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Graphics for Government Organizations

The following are tools, solutions, tips, tricks, secrets, and best practices for government organizations. Be sure to share this page with your colleagues so they can benefit from them as well.

Government Web Resources

Government Knowledge

Government Graphic Do-It-Yourself Resources

The Internet Public Library (IPL)
USA.gov
TechRepublic
FedWorld.gov
International Documents Collection
United Nations
The European Centre for Parliamentary Research and Documentation (ECPRD)
Governments of the WWW
Webcontent.gov

 

Get My Graphic
VisualBee
Microsoft PowerPoint Tips
PowerPoint PlugIns


Government Graphic Resources

U.S. Government Photos and Graphics
Library of Congress Photo Archive
Flickr Creative Commons
Business Graphics Library
Stock.XCHNG (Free Picts)
PicFinder (Free Picts)
Get My Graphic
Wikipedia Public Domain Images
iStockPhoto.com
Dreamstime.com
BigStockPhoto.com
StockXpert.com
GettyImages.com
Visual Literacy Periodic Table
Visual Literacy.org

U.S. Government Images:
Defense Visual Information Center
DefenseLink
Army
Navy
Air Force
Marines
National Guard
Coast Guard
NOAA
U.S. Government Photos and Graphics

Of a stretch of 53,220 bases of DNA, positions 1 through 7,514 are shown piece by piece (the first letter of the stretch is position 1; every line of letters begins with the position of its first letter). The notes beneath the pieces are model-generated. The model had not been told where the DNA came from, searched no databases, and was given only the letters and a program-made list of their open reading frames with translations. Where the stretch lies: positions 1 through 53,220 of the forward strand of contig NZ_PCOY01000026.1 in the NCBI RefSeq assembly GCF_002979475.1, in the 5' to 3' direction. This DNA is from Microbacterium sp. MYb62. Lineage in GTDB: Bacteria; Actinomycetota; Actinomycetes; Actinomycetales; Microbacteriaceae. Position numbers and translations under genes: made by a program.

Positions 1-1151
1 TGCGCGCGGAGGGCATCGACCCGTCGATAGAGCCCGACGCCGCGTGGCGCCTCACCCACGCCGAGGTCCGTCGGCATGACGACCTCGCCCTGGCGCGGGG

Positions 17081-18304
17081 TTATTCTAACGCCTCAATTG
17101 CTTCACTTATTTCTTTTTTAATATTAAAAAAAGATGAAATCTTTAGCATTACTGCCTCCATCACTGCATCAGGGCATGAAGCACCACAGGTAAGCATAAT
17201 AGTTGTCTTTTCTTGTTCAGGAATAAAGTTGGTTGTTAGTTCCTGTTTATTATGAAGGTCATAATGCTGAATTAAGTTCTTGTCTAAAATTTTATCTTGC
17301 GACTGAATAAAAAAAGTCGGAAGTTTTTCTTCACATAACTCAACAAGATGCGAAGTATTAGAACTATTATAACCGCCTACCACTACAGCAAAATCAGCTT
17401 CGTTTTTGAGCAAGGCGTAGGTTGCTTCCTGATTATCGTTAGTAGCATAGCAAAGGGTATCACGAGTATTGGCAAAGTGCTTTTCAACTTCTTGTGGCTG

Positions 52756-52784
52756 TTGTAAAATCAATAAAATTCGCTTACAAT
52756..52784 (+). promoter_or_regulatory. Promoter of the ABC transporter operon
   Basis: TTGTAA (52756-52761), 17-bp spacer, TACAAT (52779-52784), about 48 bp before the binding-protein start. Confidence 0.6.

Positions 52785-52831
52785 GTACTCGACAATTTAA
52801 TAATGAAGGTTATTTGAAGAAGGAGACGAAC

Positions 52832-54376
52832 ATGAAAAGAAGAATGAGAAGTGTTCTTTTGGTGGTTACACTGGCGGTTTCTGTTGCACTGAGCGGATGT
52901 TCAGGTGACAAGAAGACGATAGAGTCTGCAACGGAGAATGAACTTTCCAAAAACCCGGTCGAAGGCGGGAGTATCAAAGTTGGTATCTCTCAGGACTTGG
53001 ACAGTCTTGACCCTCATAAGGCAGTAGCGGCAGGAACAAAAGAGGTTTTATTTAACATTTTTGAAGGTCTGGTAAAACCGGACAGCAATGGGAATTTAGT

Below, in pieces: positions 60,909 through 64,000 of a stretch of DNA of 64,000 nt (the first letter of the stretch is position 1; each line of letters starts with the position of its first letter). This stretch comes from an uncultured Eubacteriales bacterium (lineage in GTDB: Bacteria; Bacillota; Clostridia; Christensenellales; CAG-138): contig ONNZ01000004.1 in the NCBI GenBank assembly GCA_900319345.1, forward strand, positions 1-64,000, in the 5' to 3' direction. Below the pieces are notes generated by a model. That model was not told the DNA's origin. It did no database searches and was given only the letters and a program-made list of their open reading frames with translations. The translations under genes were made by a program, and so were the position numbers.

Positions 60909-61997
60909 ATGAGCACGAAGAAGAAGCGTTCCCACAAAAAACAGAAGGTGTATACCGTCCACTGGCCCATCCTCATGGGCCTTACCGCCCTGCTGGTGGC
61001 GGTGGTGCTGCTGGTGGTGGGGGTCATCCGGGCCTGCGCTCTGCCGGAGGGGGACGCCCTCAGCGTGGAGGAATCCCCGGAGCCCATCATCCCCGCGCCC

NASA

The Influence of Graphics in Government Agencies
Graphics make it much easier for your audience to understand and remember your presentation or any other materials which will communicate your organization's services/ideas. Studies have also shown that we need words, concepts, and ideas attached to an image or else we won't remember the product or service. Visuals paint the picture of who the presenter is, what they stand for, and how the audience may benefit. Graphics sell because of their ability to influence quickly and be remembered. How you use graphics greatly affects how you and your organization are perceived.

Studies show that we often ignore formal decision-making models when deciding on a purchase because of time constraints, incomplete information, the inability to calculate consequences, and other variables. Intuitive judgment (judgment based on emotions) is employed for most decisions. Visuals in presentations and other communications can quickly affect us cognitively and emotionally. When used improperly, the consequences can be dire for your organization. However, when graphics are consistent, clear, and compelling, you will leave a lasting, positive impression on your audience. In addition, the same theory can be applied to presentations performed interdepartmentally or to executive-level officials. Consider the following:

  • Professional, visually appealing graphics increase your likelihood of success by 43% (3M-sponsored study at the University of Minnesota School of Management).
  • Research at the 3M Corporation concluded that we process visuals 60,000 times faster than text.
  • 83% of what we learn is through our eyes according to a study by the United States Armed Forces
  • According to Dale Carnegies Training, graphics allow the audience to follow at their own speed because visuals accommodate all learning styles.
  • 200% improved learning when visuals were used. (University of Wisconsin study)
  • 40% less time to explain complex ideas with visuals (Wharton School study)
  • 38% improved retention because of graphics. (Harvard University study)